Friday, January 17, 2014

Unbalanced "Two Kingdoms" and Political Campaigns

Prof. Clark has a couple of posts up praising Ben Sasse and even including one of his political campaign advertisements ("Ben is a Straight Shooter" | "Ben is Speaking Up About Religious Liberty"). Personally, I can't vouch for Mr. Sasse (nor do I have any particular criticisms), and that's not the point of this post.

Among other things, Clark writes:
So, in light of the drift of the culture and the Christian accommodation to that drift, it has been interesting to watch Ben Sasse’s campaign for the U. S. Senate from Nebraska.
I appreciate Clark's concern against Christian accommodation of the culture. At the same time, that's one of the problems with an unbalanced view of the two kingdoms. It is an accommodation to the cultural norm that the state is to be "secular" rather than being normed by Scripture.

One of the ironies of the posts is that posts like these, which appear to be stumping for a particular candidate, would appear to violate the principles of the Darryl Hart-type unbalanced two kingdoms view. One of the commenters presented this issue, and in response Clark asked:
What about the twofold kingdom means that Christians cannot engage the civil realm?
and again
Now, once more, what is it about the twofold kingdom that prevents Christians from observing and commenting on the civil/political sphere?
I wasn't the commenter in question, so Clark wasn't asking me. I would respond that the more unbalanced forms don't say that people (who happen to be Christians) cannot engage the civil realm, observe the civil/political sphere, or comment on the civil/political sphere. Nevertheless, it does prevent them from doing so as Christians, bringing Christian doctrine and specifically the Bible to bear. In other words, in the so-called R2K system, a Christian cannot comment as a Christian, only as a person. Prof. Clark is not commenting on Ben as one might talk about a particularly skilled quarterback (or simply one wearing the right jersey) but rather he appears to be bringing Biblical principles to bear on the situation (as well he should! and good for him!) This does not seem consistent with the more unbalanced views of the two kingdoms.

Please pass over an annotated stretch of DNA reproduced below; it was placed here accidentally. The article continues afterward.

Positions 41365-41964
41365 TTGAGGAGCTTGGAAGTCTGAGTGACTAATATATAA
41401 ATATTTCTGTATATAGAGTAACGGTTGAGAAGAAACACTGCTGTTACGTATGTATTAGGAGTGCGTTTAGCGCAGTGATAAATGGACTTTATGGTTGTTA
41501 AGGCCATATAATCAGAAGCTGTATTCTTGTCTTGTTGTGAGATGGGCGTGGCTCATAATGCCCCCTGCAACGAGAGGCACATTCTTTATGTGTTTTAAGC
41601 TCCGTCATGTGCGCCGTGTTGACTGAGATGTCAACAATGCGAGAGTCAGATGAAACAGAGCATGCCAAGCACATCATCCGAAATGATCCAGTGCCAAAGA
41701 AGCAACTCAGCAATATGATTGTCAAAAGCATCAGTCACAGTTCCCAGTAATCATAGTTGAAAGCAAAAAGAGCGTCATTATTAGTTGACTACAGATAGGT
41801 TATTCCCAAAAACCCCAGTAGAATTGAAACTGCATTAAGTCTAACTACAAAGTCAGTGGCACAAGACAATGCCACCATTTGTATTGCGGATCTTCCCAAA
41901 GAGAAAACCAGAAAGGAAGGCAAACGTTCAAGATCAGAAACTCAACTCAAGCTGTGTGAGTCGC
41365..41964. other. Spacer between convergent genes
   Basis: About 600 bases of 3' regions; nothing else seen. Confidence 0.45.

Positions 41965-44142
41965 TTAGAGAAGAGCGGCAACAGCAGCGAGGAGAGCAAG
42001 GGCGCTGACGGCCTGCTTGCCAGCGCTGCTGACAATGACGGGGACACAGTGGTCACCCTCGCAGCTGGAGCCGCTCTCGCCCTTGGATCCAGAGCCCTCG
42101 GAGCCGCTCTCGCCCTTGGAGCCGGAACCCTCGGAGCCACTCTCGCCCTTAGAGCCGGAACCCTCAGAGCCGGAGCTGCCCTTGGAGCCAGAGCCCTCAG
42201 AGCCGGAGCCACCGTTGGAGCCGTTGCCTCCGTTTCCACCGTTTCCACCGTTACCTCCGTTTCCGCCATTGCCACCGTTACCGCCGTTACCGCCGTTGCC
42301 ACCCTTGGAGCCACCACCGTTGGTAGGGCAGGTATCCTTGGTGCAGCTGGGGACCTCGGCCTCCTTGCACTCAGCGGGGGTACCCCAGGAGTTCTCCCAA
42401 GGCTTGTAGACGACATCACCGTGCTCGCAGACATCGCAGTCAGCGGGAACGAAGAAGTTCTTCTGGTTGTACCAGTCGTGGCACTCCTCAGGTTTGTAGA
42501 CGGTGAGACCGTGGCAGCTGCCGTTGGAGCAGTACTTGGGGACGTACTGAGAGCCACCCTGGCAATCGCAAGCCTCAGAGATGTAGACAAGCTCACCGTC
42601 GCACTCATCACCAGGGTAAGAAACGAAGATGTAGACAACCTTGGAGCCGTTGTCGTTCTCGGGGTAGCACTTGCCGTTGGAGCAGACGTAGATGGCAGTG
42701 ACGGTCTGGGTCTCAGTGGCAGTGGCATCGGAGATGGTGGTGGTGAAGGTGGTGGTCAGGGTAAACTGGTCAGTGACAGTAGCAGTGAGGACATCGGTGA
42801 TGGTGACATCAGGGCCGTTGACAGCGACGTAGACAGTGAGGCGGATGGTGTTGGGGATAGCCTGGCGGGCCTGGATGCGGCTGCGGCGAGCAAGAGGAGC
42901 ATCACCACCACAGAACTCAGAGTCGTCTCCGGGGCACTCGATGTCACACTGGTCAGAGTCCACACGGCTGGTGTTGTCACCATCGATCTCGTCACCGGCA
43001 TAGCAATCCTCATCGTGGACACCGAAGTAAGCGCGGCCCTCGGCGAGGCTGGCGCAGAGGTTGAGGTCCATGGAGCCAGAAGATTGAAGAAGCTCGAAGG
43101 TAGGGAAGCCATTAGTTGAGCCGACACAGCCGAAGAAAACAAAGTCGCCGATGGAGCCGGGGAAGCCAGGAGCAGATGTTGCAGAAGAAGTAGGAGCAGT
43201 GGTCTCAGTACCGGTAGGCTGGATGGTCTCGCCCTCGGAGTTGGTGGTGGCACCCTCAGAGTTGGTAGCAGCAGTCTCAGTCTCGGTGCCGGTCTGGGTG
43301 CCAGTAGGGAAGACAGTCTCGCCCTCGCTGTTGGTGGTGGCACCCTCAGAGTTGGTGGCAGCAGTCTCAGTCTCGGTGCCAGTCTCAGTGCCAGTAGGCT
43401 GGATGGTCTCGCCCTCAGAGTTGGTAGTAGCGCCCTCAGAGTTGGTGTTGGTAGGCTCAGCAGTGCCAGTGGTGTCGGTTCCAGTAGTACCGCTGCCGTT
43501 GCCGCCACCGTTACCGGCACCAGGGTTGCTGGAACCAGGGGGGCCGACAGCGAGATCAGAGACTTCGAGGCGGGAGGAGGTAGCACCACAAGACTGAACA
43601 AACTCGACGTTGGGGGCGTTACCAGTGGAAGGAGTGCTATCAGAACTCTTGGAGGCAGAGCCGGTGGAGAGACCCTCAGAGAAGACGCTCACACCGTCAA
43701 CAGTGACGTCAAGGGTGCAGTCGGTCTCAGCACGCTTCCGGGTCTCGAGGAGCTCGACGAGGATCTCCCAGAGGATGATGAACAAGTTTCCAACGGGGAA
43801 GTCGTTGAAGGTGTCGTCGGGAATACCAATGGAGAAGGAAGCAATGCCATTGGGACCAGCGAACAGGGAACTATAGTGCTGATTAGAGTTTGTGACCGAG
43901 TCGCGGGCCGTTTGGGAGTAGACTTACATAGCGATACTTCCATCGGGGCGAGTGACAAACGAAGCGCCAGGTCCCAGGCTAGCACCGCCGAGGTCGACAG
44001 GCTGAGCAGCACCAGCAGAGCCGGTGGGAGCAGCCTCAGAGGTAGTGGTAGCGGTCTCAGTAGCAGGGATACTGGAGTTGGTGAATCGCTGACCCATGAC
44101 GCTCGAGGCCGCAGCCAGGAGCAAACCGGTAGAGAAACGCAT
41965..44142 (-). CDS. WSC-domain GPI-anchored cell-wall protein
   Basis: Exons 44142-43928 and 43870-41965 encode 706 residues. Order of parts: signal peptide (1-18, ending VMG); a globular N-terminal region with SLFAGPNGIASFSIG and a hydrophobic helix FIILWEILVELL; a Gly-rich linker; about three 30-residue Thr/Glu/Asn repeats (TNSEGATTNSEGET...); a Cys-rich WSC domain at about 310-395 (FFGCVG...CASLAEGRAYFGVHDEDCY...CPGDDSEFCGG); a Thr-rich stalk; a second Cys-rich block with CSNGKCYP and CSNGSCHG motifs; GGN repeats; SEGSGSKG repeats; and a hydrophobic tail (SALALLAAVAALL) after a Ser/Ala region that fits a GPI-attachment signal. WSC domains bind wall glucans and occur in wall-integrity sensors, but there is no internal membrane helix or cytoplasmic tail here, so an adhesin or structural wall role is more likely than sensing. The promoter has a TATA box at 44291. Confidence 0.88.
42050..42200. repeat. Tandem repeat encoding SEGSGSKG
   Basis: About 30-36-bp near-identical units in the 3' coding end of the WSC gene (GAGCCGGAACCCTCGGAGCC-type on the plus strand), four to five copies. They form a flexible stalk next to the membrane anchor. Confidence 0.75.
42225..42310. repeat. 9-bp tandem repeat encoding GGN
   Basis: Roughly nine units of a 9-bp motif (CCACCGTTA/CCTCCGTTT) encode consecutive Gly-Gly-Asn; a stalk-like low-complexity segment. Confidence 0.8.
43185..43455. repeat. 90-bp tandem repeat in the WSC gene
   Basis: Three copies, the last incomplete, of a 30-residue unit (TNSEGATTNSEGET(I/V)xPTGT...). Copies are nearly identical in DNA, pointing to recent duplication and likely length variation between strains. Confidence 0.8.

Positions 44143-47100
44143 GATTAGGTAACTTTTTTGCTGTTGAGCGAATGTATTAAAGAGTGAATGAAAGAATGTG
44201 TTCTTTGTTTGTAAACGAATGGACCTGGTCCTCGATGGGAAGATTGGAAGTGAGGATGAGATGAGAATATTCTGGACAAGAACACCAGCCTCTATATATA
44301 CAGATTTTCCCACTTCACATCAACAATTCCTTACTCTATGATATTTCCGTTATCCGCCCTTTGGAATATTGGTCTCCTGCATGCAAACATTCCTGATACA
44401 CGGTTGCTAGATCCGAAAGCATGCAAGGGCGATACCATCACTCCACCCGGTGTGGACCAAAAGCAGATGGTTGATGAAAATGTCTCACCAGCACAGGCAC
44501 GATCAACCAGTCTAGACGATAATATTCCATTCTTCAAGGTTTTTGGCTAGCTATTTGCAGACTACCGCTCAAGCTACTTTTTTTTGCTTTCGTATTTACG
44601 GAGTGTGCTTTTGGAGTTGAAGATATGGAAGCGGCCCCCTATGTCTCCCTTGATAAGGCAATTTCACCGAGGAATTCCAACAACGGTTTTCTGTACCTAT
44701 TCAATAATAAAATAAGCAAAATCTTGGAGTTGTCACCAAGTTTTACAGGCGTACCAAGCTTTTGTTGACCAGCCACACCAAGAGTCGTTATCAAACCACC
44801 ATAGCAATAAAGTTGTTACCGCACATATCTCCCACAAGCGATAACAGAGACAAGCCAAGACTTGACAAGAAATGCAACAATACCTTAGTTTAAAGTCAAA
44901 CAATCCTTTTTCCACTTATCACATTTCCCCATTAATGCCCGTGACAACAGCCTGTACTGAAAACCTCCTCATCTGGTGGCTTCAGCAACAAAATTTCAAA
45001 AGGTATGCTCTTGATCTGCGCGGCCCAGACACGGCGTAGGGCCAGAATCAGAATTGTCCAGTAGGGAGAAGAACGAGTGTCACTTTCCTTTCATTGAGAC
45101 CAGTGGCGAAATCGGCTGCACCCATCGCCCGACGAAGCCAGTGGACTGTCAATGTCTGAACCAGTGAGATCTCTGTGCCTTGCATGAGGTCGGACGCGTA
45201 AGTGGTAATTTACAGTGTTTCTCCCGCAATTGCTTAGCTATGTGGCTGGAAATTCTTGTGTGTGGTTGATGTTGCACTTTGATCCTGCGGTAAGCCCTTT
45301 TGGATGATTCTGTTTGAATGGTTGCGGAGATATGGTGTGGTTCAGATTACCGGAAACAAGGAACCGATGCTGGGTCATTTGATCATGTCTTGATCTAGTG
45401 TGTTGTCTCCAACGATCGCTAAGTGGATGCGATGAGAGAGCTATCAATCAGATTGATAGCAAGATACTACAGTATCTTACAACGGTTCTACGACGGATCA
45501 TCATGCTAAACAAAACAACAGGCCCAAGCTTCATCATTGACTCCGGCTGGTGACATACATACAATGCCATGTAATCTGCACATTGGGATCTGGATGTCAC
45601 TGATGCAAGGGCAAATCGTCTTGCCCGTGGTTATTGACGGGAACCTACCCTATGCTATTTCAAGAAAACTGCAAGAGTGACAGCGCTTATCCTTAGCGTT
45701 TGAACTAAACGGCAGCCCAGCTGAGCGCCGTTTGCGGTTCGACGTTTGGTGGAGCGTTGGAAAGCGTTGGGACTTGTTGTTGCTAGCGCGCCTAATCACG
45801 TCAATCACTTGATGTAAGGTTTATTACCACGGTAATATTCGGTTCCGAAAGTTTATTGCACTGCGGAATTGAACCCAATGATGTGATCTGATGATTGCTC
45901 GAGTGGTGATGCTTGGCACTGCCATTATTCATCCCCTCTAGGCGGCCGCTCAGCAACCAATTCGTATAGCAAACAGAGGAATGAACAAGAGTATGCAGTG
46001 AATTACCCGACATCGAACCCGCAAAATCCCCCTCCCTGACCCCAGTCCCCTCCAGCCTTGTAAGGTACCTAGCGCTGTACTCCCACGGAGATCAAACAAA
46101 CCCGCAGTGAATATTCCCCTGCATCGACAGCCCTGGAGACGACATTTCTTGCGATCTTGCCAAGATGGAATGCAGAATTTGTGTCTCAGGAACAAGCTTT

For example, recall that Hart wrote:
Christianity is essentially a spiritual and eternal faith, one occupied with a world to come rather than the passing and temporal affairs of this world.
(p. 12 of A Secular Faith) Frame explains, Hart "is opposed not only to the church taking political positions, but even to individual Christians claiming biblical authority for their political views." (Escondido Theology, p. 248)

Contrary to what Hart seems to think (based on his book), the Scriptures have a lot to say about the passing and temporal affairs of this world, even though this is our pilgrimage with the best life yet to come. An error of an unbalanced view of the two kingdoms is creating a dichotomy between them rather than recognizing that the civil magistrate is a minister of God who ought to be normed by the Word of the God of whom he is the minister. Another error is like to it - treating all aspects of this life the same whether the Bible has said much (for example, good laws) or little (for example, plumbing, air conditioning, or pharmacology). Yes, the Bible is not principally concerned with teaching us how to roll aluminum foil quite flat without making it so thin it accidentally tears. The Bible is not principally concerned with teaching us how to build a controlled fusion reactor. But there are oodles of teachings regarding what sort of laws are good. There are oodles of teachings on marriage and family - on the raising of children, and so forth.



c.t. said...

I always think in terms of liberty vs. tyranny when seeing the relevance of Christian beliefs in regard to politics and so on. Liberty, for instance, enables the proclaiming of the gospel, and of evangelism, all the way down to just being able to print or own a Bible. Yes, in times of tyranny the faith can grow stronger and be more valued, but that is hardly something you court.

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